Cry of the Wild

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For the 1990 feature film, see A Cry in the Wild.
Cry of the Wild
Directed by Bill Mason
Produced by William Brind
Written by Bill Mason
Narrated by Bill Mason
Music by Larry Crosley
Bruce Mackay
Cinematography Bill Mason
Edited by Bill Mason
Release dates
Running time
88 min 04 s
Country Canada
Language English
Budget $74,871
Box office $4.5 – $5+ million

Cry of the Wild is a 1972 feature-length documentary film by Bill Mason and his second of three films about wolves. The film is a personal account of the two years Mason spent shooting his first film on wolves, Death of a Legend, incorporating footage from the earlier film. Cry of the Wild was shot in the Northwest Territories, British Columbia and Canadian Arctic, as well as near Mason's home in the Gatineau Hills, where he kept and observed three grown wolves and, eventually, a litter of cubs.[1][2][3]


Produced by the National Film Board of Canada (NFB) for $74,871, Cry of the Wild was launched in over 500 theatres in the United States, grossed over one million dollars in its opening week,[1][4] generating a reported $4.5 million to $5+ million in gross box office.[5][6]

The feature documentary was initially planned to be released in Canada on a small scale. At a showing in Edmonton, the NFB was approached by an American distributor interested in releasing it in the USA. The company bought the North American rights and released it in New York City, renting out theatres and showing the film on a continuous basis in a formula known as “four-walling.” In this way, Cry of the Wild grossed $1.8 million in New York City alone. The film was released subsequently all over the U.S. and throughout Canada.[6]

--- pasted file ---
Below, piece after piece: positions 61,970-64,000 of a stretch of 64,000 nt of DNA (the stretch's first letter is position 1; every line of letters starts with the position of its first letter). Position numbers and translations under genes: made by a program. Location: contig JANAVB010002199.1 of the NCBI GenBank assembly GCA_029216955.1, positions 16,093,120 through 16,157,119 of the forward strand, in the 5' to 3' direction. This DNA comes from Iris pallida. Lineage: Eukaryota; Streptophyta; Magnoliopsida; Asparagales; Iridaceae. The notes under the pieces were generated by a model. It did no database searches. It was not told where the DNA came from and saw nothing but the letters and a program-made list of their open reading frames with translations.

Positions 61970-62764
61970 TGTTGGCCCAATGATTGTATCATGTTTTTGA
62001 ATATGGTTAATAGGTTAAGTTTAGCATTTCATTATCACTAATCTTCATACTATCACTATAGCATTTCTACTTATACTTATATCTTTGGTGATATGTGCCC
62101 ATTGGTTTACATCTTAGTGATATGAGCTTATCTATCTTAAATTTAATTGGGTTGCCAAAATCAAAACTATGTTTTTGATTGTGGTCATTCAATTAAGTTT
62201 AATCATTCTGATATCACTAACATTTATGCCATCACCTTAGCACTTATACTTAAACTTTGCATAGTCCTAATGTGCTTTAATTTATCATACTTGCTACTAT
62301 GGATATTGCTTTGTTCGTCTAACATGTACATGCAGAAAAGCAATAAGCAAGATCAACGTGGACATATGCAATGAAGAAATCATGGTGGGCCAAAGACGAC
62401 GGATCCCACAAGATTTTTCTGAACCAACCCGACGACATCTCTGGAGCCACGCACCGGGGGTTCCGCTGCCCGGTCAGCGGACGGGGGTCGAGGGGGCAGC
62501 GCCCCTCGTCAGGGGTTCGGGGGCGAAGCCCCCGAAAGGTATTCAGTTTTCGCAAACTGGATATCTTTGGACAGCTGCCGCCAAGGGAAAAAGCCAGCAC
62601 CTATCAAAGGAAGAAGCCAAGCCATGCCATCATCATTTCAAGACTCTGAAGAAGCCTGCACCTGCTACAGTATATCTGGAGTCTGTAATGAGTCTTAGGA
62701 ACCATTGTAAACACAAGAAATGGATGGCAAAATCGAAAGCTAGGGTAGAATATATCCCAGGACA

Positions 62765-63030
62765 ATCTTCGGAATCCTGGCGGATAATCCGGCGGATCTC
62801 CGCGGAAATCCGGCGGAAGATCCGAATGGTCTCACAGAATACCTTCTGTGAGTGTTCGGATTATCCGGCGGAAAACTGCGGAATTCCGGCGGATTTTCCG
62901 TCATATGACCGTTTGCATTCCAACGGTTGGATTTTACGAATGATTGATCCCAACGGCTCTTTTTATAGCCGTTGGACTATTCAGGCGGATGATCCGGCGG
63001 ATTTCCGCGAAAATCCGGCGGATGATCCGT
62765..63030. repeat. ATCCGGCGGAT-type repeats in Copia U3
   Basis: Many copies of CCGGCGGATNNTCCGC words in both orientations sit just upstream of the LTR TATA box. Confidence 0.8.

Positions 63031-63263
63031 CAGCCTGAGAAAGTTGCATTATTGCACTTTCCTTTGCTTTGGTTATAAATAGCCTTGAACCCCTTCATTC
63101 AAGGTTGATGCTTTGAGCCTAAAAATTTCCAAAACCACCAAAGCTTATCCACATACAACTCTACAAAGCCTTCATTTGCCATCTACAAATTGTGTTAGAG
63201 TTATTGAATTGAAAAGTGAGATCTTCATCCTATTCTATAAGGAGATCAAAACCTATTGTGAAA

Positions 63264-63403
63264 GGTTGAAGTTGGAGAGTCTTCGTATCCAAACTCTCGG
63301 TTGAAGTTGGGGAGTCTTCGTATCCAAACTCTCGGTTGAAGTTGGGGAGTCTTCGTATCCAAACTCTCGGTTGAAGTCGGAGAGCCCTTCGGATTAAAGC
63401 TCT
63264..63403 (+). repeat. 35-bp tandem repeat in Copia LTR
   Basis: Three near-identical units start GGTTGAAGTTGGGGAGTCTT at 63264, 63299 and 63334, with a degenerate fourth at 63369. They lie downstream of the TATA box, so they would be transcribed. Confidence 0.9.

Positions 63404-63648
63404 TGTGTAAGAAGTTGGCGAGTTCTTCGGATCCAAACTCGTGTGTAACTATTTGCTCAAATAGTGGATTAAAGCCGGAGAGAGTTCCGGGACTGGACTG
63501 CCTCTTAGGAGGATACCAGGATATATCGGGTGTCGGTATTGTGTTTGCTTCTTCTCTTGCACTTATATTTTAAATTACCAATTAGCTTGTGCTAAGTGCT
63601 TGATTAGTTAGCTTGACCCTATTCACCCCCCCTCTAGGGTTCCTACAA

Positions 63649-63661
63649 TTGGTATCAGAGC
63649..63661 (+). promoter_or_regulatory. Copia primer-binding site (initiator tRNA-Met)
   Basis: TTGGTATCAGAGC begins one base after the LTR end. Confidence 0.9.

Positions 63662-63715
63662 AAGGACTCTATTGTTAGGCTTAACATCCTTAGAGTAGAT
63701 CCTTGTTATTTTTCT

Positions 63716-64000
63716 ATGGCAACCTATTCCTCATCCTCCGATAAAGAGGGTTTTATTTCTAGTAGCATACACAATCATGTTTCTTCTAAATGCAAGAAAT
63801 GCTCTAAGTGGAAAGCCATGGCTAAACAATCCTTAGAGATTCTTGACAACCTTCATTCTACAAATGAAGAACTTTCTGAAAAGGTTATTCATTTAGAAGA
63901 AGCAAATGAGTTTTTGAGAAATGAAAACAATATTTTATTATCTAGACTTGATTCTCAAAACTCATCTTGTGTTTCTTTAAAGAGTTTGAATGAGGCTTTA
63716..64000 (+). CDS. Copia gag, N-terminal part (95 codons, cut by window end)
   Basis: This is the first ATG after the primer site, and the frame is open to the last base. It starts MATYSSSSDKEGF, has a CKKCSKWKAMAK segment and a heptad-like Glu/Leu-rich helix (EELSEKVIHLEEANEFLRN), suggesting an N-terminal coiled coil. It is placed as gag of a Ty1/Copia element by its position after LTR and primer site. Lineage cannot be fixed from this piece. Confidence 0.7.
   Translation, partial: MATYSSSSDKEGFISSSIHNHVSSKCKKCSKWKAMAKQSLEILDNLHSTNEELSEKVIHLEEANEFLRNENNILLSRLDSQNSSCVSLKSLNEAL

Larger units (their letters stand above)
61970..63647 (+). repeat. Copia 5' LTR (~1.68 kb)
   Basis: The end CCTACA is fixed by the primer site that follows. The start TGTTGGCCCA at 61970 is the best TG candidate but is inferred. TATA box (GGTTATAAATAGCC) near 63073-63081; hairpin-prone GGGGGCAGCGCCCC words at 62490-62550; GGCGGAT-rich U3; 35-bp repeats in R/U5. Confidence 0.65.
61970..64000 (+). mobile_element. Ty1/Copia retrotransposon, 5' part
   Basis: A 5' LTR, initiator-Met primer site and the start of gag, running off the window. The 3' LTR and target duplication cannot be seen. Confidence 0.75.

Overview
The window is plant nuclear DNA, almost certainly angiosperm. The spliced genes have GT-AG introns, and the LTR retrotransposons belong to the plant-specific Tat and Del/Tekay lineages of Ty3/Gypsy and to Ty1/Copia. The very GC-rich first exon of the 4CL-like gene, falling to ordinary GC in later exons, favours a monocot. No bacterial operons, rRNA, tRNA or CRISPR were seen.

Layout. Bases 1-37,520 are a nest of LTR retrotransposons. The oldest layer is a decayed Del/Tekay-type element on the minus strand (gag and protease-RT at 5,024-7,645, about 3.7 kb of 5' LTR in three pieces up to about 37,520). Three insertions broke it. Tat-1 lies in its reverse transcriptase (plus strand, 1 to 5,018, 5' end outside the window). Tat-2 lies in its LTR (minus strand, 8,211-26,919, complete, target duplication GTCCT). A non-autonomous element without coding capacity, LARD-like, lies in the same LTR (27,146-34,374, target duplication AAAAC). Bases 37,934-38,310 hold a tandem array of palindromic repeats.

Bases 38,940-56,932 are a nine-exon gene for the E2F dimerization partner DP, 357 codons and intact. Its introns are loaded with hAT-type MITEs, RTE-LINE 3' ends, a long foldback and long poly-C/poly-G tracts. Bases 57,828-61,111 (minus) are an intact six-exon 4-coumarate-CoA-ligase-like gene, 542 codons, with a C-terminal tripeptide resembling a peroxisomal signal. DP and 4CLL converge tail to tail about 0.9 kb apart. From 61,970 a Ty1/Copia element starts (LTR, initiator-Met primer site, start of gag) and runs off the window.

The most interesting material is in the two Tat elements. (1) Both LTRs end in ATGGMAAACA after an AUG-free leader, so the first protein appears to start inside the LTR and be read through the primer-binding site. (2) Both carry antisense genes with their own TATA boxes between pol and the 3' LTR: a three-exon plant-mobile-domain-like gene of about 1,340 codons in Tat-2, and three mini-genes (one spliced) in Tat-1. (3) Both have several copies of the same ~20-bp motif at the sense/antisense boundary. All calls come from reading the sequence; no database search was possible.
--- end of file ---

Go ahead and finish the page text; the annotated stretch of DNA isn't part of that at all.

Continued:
However, the release was not without problems. According to Gary Evans in his book In the National Interest: A Chronicle of the National Film Board of Canada from 1949 to 1989, the NFB only recouped several hundred thousand dollars because of a contract that allowed the American distributor to pocket the bulk of the proceeds and declare bankruptcy.[5] Mason completed his third and final film on wolves, Wolf Pack, in 1974.


  1. ^ a b "Cry of the Wild". Canadian Film Encyclopedia. Film Reference Library. Retrieved 2009-11-15. 
  2. ^ "Cry of the Wild". Collection. National Film Board of Canada. Retrieved 2009-11-15. 
  3. ^ Thompson, Howard (January 3, 1974). "Life of Wolf Pack Seen in 'Cry of the Wild'". Movie review. New York Times. Retrieved 2009-11-15. 
  4. ^ Wise, Wyndham (2001). Take One's Essential Guide to Canadian Film. University of Toronto Press. p. 53. ISBN 0-8020-3512-4. 
  5. ^ a b Evans, Gary (1991). In the National Interest: A Chronicle of the National Film Board of Canada from 1949 to 1989. University of Toronto Press. p. 200. ISBN 0-8020-2784-9. 
  6. ^ a b Ohayon, Albert. "Cry of the Wild". Curator's comments. Montreal: National Film Board of Canada. Retrieved 2009-11-15. 

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